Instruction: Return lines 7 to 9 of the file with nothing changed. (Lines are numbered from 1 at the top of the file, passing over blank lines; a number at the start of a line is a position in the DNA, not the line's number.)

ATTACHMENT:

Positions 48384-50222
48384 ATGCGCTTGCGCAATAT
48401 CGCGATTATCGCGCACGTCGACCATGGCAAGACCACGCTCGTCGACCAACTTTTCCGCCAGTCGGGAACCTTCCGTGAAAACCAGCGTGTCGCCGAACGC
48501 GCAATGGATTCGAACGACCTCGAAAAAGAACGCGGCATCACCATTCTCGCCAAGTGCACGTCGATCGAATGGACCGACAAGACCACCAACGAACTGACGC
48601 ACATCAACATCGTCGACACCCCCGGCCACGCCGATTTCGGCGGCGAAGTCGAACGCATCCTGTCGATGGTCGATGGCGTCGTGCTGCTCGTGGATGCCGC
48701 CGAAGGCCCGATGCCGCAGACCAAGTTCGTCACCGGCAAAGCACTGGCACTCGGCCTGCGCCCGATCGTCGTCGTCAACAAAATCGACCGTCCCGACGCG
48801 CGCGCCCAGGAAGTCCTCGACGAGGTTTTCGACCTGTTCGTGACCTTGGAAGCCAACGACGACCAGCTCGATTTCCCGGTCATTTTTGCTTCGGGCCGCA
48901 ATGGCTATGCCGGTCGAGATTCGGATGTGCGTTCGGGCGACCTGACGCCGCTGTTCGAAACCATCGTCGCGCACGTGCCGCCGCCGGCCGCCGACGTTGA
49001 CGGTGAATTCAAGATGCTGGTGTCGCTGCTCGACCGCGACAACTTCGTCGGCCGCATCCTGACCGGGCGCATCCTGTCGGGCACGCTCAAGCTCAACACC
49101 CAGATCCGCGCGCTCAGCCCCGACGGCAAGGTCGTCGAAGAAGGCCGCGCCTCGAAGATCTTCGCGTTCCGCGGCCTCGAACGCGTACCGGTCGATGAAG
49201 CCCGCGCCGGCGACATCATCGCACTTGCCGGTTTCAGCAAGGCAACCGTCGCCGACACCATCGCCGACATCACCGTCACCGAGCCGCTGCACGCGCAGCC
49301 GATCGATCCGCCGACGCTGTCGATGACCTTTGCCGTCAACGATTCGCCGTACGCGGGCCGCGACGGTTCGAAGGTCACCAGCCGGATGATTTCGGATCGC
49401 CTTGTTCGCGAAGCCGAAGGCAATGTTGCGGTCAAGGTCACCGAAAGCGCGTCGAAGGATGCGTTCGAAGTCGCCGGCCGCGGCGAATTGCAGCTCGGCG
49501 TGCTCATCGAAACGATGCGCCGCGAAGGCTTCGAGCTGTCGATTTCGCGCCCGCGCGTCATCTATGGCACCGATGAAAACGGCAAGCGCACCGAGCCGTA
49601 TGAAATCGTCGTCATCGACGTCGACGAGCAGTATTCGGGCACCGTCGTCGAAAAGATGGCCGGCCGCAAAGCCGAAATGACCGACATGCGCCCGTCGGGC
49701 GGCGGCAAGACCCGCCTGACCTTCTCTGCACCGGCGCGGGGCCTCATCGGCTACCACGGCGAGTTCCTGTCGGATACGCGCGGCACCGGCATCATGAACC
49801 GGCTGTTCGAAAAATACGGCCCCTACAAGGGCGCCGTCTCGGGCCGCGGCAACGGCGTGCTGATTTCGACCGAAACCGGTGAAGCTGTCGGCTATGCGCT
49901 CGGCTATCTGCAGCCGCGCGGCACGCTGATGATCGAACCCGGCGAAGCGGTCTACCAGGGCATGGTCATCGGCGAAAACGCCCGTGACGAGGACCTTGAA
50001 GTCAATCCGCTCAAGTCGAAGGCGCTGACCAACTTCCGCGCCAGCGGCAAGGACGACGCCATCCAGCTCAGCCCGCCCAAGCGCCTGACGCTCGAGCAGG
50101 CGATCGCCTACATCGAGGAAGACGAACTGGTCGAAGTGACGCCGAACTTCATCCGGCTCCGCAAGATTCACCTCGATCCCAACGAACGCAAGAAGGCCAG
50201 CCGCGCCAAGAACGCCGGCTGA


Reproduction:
48801 CGCGCCCAGGAAGTCCTCGACGAGGTTTTCGACCTGTTCGTGACCTTGGAAGCCAACGACGACCAGCTCGATTTCCCGGTCATTTTTGCTTCGGGCCGCA
48901 ATGGCTATGCCGGTCGAGATTCGGATGTGCGTTCGGGCGACCTGACGCCGCTGTTCGAAACCATCGTCGCGCACGTGCCGCCGCCGGCCGCCGACGTTGA
49001 CGGTGAATTCAAGATGCTGGTGTCGCTGCTCGACCGCGACAACTTCGTCGGCCGCATCCTGACCGGGCGCATCCTGTCGGGCACGCTCAAGCTCAACACC